Many plant-based brands challenge the notion that dairy milk sets a nutritional benchmark that plant-based milks should match in order to use the term ‘milk’ on their labels (the Ninth Circuit recently rejected this argument). They also note that consumers buy their wares for multiple reasons including taste, variety, lower calories/sugar, lactose intolerance, milk protein allergies, sustainability or animal welfare concerns.
However, there is a sub-segment of consumers looking for more protein and micronutrients from plant-based milks, particularly if they are going to give them to their children, CEO Greg Steltenpohl told FoodNavigator-USA.
“We think there are still a lot of people that have not really switched over to plant milks because they have been somewhat influenced by the marketing of the dairy board or they have held onto long-term pre-conceptions [that plant-based milks are inferior to dairy nutritionally]."
Our reason for being is to bring new people into the category
He added: “There are also many mothers in our focus groups with children that are vegan or vegetarian that worry whether their kids are getting a complete protein or enough protein during the day. So we’ve got protein from peas, oats and sunflower seeds so you get all those essential amino acids that get you very close to a complete protein.
“Our reason for being is to bring new people into the category, and the data usually shows that when we enter a category we grow it and become the largest contributor to the growth in that category, both here and in the UK.”
Übermilk: Less sugar than dairy, more calcium and vitamin D
Formulated with oatmilk, pea protein, sunflower oil & seeds, flaxseed oil, and vitamins and minerals, Übermilk has a thicker texture than regular oatmilk, and was formulated to provide a more complete protein and offer essential fatty acids (flaxseed contains the short-chain omega-3 fatty acid ALA, although not the longer chain omega-3s in fish oil and algae such as EPA and DHA), said Steltenpohl.
“There’s so much choice now in plant milks, which is great, as people pick different ones for different reasons, but I feel like some consumers are saying wouldn’t it be nice if somebody just tried to put the best of all worlds into one package? It’s also less stuff to add to your smoothie [consumers often add seeds and protein powders to their plant-milk smoothies, he noted].”
Ingredients (unsweetened Übermilk): Oatmilk (water, oats), pea protein, sunflower oil, minerals (calcium carbonate, dipotassium phosphate, sea salt, tricalcium phosphate), sunflower seeds, flaxseed oil, natural flavors, gellan gum, vitamin D2 mushroom powder.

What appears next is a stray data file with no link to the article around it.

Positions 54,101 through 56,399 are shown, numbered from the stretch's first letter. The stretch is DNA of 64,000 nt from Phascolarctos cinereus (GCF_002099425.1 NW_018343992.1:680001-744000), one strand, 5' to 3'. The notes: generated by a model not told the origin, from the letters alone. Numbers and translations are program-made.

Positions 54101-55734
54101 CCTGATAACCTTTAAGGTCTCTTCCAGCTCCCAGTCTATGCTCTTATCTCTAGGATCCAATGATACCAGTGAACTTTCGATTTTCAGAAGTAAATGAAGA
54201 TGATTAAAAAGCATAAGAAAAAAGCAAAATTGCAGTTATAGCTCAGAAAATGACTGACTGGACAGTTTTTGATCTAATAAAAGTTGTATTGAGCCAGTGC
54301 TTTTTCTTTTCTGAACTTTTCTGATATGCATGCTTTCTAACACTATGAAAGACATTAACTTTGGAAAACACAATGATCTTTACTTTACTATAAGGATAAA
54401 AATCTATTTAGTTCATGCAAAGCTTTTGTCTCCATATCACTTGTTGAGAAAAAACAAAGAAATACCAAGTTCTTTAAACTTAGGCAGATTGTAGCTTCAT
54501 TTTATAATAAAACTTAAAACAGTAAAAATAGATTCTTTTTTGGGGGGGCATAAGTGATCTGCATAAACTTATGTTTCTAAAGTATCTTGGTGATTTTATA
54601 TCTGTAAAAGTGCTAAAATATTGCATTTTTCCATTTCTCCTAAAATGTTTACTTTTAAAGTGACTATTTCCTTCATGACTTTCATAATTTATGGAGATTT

Each 8oz serving has 140 calories, 1g fiber, 8g protein, 2g sugar, and 45% of the DV for calcium, 25% of the DV for vitamin D, 15% of the DV for iron, and 10% of the DV for potassium and vitamin E.
How does Übermilk compare to 2% dairy milk?
Per serving, unsweetened Übermilk has 140 calories, 1g fiber, 8g protein, 2g sugar (naturally occurring), and 45% of the daily value (DV) for calcium, 25% of the DV for vitamin D, 15% of the DV for iron, and 10% of the DV for potassium and vitamin E.
2% dairy milk from DairyPure has the same number of calories (140), no fiber, slightly more protein (10g), a lot more sugar (13g, naturally occurring), and slightly lower calcium (25% DV), vitamin D (10% D), iron (0% DV); the same amount of potassium (10% DV), plus 15% of the DV for vitamin A.
Rice, coconut, and nut milks typically have 0-1g protein, while oatmilks have around 2g. However, legume-based milks such as pea and soymilk have around 8g.
Fortification with vitamins and minerals varies between plant-based brands, with most adding calcium, but not all adding vitamin D, for example. Ripple also adds the long-chain omega-3 fatty acid DHA to its pea-based milks.
Our January 2019 output from our own facility was double what it was in January 2018
Califia Farms – which unveiled its barista blend oatmilk at the Winter Fancy Food Show in January and is launching an unsweetened oatmilk in the spring- is continuing to deliver strong growth, said Steltenpohl, who joined as CEO in 2010.
“One thing I can tell you is that our January 2019 output from our own facility – which doesn’t produce a 100% of what we do, but it gives you an idea - was double what it was in [January] 2018 , which makes me feel really good."
A tipping point?
He added: “I think the category is very strong and I also think that we are trying to be prepared for a possible tipping point.
“I don’t know when, but we just feel like there is a critical mass of factors under the surface, whether it’s animal rights, the environment, or just the diversity of great quality products out there now in plant-based could just add up to a tipping point where the decline in dairy may suddenly accelerate, and you have to think ahead.”
“Nutritionally Übermilk is one of the more nutrient dense plant milks on the broader market with a powerful combination of both macro and micro nutrients, and most importantly it wins on taste and texture, thanks to our naturally creamy and great-tasting Oatmilk serving as the base.”
Greg Steltenpohl, founder and CEO, Califia Farms.